There is neither happiness nor misery in the world; there is only the comparison of one state with another, nothing more. He who has felt the deepest grief is best able to experience supreme happiness. We must have felt what it is to die, Morrel, that we may appreciate the enjoyments of life.
Live, then, and be happy, beloved children of my heart, and never forget, that until the day God will deign to reveal the future to man, all human wisdom is contained in these two words, ‘Wait and Hope.’
— Alexandre Dumas from The Count of Monte Cristo
…Winter has a gift to give. It comes when the sky is clear, the sun is brilliant, the trees are bare, and first snow is yet to come. It is the gift of utter clarity. In winter, one can walk into woods that had been opaque with summer growth only a few months earlier and see the trees clearly, singly and together, and see the ground they are rooted in… Winter clears the landscape, however brutally, giving us a chance to see ourselves and each other more clearly, to see the very ground of our being.
— Parker J. Palmer
I said to my soul, be still, and let the dark come upon you
Which shall be the darkness of God. As, in a theatre,
The lights are extinguished, for the scene to be changed
With a hollow rumble of wings, with a movement of darkness on darkness,
And we know that the hills and the trees, the distant panorama
And the bold imposing facade are all being rolled away—
Or as, when an underground train, in the tube, stops too long between stations
And the conversation rises and slowly fades into silence
And you see behind every face the mental emptiness deepen
Leaving only the growing terror of nothing to think about;
Or when, under ether, the mind is conscious but conscious of nothing—
I said to my soul, be still, and wait without hope
For hope would be hope for the wrong thing; wait without love
For love would be love of the wrong thing; there is yet faith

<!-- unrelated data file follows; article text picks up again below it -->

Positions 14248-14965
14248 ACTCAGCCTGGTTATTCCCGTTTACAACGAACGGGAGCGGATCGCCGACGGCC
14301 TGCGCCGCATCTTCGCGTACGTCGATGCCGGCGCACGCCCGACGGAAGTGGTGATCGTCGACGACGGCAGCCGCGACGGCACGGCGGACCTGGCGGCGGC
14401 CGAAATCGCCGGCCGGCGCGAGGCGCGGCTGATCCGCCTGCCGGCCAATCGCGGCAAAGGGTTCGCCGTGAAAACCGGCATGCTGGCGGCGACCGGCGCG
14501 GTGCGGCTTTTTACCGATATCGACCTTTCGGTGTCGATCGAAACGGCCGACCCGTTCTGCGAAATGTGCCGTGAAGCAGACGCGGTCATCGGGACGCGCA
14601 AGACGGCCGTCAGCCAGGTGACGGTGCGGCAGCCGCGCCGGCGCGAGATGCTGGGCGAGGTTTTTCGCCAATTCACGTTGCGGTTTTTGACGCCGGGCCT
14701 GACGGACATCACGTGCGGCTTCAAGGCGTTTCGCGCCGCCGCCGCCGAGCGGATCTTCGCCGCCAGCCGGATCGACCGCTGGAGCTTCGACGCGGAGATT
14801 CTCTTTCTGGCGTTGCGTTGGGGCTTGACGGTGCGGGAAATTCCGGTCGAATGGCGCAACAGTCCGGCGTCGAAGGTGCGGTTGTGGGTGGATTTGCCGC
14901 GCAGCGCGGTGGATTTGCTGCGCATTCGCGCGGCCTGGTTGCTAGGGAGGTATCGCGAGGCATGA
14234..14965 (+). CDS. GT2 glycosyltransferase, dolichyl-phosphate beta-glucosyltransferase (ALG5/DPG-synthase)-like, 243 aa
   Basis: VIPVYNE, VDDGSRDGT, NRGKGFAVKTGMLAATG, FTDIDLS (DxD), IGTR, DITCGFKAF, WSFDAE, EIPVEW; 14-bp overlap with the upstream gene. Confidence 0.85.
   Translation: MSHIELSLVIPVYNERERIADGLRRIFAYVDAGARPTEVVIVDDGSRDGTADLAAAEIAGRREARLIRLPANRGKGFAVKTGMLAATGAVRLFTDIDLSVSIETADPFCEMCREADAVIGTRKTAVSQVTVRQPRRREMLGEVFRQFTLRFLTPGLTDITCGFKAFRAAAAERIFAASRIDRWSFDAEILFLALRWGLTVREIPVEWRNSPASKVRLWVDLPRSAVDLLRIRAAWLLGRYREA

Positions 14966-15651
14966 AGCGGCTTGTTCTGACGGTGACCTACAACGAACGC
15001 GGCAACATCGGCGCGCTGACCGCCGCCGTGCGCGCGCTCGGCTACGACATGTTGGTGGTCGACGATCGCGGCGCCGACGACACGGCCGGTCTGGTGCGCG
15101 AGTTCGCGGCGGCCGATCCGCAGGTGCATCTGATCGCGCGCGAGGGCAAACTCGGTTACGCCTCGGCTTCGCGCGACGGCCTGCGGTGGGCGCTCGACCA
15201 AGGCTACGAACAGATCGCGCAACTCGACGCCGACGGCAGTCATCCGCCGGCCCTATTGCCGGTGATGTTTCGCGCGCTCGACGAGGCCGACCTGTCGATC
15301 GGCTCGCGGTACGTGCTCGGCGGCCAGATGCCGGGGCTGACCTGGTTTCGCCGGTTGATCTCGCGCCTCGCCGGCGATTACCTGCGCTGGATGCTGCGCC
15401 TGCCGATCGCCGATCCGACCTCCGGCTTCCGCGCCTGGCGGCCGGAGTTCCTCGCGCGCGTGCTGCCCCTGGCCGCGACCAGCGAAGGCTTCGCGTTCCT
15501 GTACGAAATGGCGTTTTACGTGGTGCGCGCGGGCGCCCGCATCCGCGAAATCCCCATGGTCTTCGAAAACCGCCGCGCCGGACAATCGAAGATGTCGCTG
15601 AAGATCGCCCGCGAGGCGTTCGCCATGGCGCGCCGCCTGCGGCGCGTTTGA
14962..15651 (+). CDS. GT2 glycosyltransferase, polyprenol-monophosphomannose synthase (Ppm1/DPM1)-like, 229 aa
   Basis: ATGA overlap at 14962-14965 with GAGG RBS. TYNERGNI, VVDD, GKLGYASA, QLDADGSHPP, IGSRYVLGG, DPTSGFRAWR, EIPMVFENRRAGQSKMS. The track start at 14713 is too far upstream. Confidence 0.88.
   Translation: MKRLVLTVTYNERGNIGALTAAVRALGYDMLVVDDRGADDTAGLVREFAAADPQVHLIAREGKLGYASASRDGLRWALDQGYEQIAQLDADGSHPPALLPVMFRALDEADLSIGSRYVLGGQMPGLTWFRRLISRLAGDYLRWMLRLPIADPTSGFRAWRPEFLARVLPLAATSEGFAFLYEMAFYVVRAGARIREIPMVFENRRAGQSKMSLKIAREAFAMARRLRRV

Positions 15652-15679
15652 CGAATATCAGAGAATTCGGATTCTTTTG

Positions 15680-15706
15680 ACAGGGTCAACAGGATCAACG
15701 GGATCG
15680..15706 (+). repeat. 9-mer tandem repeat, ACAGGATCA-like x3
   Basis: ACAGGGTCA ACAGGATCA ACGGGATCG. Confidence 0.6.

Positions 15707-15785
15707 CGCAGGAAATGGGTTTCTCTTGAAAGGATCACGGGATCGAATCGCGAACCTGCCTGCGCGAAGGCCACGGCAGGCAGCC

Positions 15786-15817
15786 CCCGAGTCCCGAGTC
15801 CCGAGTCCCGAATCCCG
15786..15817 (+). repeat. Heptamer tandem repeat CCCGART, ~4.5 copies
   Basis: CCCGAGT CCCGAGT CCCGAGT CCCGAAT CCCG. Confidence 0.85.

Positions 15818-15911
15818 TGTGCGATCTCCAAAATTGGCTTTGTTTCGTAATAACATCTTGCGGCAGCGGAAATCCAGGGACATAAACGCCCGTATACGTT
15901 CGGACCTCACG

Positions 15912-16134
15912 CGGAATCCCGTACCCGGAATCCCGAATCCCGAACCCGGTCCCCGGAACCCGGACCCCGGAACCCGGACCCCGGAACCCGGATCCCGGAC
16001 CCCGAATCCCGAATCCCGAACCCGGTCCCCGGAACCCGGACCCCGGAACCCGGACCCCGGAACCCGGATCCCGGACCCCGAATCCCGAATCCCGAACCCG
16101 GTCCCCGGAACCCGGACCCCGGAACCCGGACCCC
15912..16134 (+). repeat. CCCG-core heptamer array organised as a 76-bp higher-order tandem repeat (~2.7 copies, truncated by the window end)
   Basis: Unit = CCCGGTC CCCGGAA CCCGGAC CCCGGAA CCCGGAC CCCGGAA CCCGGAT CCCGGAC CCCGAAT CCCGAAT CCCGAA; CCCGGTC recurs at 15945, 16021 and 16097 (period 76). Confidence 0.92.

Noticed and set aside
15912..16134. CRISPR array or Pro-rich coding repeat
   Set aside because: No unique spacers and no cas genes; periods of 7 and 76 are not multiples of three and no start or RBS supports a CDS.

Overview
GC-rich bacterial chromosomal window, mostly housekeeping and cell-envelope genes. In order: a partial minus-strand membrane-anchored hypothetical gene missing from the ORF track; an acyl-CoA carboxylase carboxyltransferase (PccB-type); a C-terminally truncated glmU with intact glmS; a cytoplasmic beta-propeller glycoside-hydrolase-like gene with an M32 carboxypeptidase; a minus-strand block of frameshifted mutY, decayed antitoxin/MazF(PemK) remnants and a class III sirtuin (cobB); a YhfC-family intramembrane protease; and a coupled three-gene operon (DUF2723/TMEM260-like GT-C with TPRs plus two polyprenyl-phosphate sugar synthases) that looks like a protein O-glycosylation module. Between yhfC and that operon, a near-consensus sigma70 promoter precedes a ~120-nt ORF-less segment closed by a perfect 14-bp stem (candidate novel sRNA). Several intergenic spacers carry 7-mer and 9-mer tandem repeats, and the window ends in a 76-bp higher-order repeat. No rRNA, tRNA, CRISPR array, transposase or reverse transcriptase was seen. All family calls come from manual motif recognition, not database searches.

But the faith and the love and the hope are all in the waiting.
Wait without thought, for you are not ready for thought:
So the darkness shall be the light, and the stillness the dancing.
Whisper of running streams, and winter lightning.
The wild thyme unseen and the wild strawberry,
The laughter in the garden, echoed ecstasy
Not lost, but requiring, pointing to the agony
Of death and birth.
— T.S. Elliott from Four Quartets
How the Light Comes
I cannot tell you
how the light comes.
What I know
is that it is more ancient
That it travels
across an astounding expanse
to reach us.
That it loves
what is hidden
what is lost
what is forgotten
or in peril
or in pain.
That it has a fondness
for the body
for finding its way
for tracing the edges
for shining forth
through the eye,
I cannot tell you
how the light comes,
but that it does.
That it will.
That it works its way
into the deepest dark
that enfolds you,
though it may seem
long ages in coming
or arrive in a shape
you did not foresee.
may we this day
turn ourselves toward it.
May we lift our faces
to let it find us.
May we bend our bodies
to follow the arc it makes.
May we open
and open more
and open still
Somewhere, something incredible is waiting to be known.
— Carl Sagan
God of promise,
Make us ready for Your coming.
Help us to find quiet moments of contemplation.
Help us to see awesome beauty in one another’s eyes.
Help us to hear and respond to the cries of the poor and
Help us to breathe in the wonders of nature.
Help us to walk along that path that leads to You.
Help us to find the only truth that will save us.
Help us to serve You until that day
When we meet face to face.
Help us to grow closer to You with each passing day
And to love You.
Come, Lord Jesus! Amen.
— Carmen L. Caltagirone from Together We Pray